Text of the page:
Jimmy Page’s influence as a producer and guitarist make him one of the most iconic figures in the music industry. His career started in the 1960s. As a student he would often play alongside fellow guitarists such as Jeff Beck and Eric Clapton in a small London music venues. To gain a steady income, Page became a session guitarist, and would work as ‘insurance’ or second guitarists for bands at the recording studio. After building a strong reputation with his powerful musical vision, Page was approached to replace Clapton in The Yardbirds, which - after numerous years and reshuffling of musicians - evolved into the legendary group Led Zeppelin.
Page’s industry expertise as a music producer meant the band’s success soared. However, in typical rock and roll fashion, a cocktail of drugs, sex and alcohol blurred the lines between work and leisure. After that fateful day Led Zeppelin discovered fellow bandmate John Bonham dead after consuming approximately 40 shots vodka, the band soon declared their split in 1980 - unable to recover from the loss of Bonham. Jimmy Page, musical genius and sex symbol, channeled raw style throughout his career. From high-waisted flares and floral shirts to tailored suits and fur-trimmed coats - their style evolution resided perfectly between gritty urban edge and high-end rocker chic. Look how Page exudes authentic sex appeal with delicate metal chokers and pendants. Perhaps it’s his eternally cigarette-stuffed lips that do the trick, but Page shows how a man wearing jewellery will radiate energy and style.
Sid Vicious - Sex Pistols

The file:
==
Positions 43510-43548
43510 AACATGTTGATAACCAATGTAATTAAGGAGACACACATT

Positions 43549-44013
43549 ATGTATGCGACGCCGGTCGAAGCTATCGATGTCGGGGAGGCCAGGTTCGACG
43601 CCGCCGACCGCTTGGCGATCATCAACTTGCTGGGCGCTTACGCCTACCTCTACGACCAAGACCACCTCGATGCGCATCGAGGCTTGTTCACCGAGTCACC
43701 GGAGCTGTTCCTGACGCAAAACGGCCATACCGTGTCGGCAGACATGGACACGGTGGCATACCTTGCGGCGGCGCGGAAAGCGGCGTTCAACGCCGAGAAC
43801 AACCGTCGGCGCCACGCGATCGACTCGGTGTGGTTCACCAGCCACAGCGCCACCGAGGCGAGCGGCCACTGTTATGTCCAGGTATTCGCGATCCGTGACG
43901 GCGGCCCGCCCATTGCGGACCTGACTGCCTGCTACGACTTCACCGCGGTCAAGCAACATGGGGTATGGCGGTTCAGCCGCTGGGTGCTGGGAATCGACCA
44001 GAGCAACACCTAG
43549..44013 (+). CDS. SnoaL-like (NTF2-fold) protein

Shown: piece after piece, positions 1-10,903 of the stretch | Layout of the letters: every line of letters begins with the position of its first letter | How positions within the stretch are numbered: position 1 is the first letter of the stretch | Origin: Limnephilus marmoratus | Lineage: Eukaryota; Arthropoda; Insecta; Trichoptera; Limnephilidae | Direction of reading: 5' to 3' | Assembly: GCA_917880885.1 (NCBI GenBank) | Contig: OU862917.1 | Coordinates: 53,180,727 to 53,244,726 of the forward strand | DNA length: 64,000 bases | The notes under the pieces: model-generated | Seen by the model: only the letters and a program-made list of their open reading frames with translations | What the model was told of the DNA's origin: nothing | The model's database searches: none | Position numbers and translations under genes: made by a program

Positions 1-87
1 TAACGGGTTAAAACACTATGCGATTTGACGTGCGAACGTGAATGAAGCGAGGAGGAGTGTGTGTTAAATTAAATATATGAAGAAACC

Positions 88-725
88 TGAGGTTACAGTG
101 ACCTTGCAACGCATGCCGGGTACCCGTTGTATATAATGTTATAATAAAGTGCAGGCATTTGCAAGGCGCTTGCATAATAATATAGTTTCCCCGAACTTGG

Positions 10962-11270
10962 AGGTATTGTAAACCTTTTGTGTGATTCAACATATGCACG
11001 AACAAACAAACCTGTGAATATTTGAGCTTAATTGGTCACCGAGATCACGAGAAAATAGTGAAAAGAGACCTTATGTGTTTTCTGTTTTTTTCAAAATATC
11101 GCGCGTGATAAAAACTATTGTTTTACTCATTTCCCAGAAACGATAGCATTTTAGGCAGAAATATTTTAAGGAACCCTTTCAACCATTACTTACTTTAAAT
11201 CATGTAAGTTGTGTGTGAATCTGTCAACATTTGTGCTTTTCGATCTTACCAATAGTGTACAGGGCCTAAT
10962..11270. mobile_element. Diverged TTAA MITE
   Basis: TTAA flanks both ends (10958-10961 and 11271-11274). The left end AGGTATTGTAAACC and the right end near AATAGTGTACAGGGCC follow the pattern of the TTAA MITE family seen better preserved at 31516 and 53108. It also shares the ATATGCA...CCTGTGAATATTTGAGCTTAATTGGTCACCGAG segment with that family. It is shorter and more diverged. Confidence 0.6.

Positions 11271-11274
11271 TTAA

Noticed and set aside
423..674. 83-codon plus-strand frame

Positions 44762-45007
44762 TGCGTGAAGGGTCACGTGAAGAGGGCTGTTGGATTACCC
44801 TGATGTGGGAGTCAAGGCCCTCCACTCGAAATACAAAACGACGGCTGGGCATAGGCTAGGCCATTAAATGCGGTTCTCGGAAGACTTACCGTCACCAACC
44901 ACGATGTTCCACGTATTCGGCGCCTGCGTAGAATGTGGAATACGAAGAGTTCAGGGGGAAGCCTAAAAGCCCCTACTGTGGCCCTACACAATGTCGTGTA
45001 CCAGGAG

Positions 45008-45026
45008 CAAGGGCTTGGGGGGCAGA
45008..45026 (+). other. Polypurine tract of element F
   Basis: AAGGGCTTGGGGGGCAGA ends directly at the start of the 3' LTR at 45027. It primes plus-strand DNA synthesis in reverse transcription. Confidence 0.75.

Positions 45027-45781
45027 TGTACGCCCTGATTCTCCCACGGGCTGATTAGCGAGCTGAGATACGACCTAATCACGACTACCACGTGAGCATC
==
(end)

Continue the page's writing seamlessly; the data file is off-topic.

He’s the self-proclaimed flower in the dustbin, questioning ‘when there's no future, how can there be sin?’ Sid Vicious certainly lived up to his name, vicious. Also known as Simon Ferocious and the Prince of Punk, the legendary bassist and vocalist of punk rock band the Sex Pistols embraced the black and bleak underworld of the punk rock scene. The band were both adored and abhorred by the nation. They took non-conformity to the very limits, scorning conventional society and advocating anti-establishment defiance. Their political angst contaminated relationships within the band. Recordings were fuelled by fights, bloodshed, alcohol, drugs, sex and utter turmoil. The Sex Pistol's career spanned a mere two and a half years, with Sid Vicious creating catastrophe at every opportunity. His addiction to heroin is often attributed to his toxic relationship with groupie and girlfriend, Nancy Spungen (pictured above). Vicious was the quintessential punk. He was often pictured wearing a padlock necklace, perhaps an ironic statement denoting control and dominance. His behavior, however, was the antidote to harmony. In 1978 Vicious was arrested for the murder of Nancy. Before he was trialed, Vicious died from a heroin overdose. Behind his punk leather bracelets, studded jackets, and metal cuffs, lay the dark reality of the punk nihilistic ideology - total destruction.